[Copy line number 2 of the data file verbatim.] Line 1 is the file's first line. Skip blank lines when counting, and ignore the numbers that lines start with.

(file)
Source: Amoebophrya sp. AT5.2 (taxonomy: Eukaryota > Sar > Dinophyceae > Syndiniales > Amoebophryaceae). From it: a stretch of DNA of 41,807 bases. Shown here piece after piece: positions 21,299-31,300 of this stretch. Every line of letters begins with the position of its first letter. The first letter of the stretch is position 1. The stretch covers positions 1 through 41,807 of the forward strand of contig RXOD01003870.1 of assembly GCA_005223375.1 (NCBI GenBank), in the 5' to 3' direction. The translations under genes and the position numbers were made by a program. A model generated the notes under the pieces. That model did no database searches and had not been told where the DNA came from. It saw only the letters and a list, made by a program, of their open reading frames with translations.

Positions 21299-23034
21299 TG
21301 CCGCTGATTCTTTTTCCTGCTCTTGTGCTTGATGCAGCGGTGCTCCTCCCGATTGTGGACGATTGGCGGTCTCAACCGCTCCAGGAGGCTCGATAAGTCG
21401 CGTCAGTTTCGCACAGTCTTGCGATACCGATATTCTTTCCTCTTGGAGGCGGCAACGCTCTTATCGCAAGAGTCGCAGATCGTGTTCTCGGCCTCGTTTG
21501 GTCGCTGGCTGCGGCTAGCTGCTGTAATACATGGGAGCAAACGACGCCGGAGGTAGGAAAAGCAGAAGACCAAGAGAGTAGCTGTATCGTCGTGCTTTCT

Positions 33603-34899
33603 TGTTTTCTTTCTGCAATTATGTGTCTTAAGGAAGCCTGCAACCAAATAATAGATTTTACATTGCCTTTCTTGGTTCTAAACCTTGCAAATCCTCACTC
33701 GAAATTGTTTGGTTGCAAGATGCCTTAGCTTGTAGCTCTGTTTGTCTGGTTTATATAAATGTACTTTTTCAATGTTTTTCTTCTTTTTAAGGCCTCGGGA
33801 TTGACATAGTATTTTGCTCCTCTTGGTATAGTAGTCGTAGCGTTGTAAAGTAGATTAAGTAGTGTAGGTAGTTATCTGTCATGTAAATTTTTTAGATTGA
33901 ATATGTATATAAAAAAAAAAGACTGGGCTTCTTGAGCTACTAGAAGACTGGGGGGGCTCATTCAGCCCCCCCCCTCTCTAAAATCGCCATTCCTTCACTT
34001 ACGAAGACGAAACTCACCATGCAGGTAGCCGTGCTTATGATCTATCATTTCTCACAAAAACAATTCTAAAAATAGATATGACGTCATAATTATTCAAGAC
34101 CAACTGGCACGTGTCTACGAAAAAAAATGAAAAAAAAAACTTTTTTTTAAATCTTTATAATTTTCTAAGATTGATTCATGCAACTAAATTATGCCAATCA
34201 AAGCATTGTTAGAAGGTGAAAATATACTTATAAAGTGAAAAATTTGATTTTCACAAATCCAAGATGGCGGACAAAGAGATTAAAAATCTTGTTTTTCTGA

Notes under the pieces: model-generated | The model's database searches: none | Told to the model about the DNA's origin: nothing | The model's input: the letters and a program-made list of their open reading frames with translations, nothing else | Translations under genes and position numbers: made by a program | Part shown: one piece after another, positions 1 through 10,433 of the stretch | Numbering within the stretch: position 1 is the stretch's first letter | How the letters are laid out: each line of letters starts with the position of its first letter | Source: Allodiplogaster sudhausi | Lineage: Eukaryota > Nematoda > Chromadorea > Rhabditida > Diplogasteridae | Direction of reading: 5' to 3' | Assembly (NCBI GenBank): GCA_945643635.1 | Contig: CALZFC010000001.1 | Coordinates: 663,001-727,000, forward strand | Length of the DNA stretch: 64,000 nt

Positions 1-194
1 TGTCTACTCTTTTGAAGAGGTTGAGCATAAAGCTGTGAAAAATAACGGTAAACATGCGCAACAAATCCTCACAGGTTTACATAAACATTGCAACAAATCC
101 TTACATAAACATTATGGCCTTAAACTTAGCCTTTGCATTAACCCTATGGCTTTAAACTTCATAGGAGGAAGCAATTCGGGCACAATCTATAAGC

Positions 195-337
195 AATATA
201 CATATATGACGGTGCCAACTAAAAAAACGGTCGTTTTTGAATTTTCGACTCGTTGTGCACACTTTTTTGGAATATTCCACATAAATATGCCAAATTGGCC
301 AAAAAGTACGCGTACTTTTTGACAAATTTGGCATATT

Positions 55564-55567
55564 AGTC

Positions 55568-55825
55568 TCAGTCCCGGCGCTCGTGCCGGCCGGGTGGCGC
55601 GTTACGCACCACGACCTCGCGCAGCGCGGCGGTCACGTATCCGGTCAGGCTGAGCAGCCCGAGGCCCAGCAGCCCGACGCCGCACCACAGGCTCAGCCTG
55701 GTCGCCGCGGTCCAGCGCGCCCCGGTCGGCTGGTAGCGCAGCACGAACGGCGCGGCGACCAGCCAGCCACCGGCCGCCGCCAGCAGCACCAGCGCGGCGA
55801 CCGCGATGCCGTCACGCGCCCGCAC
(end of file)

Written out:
Positions 21299-23034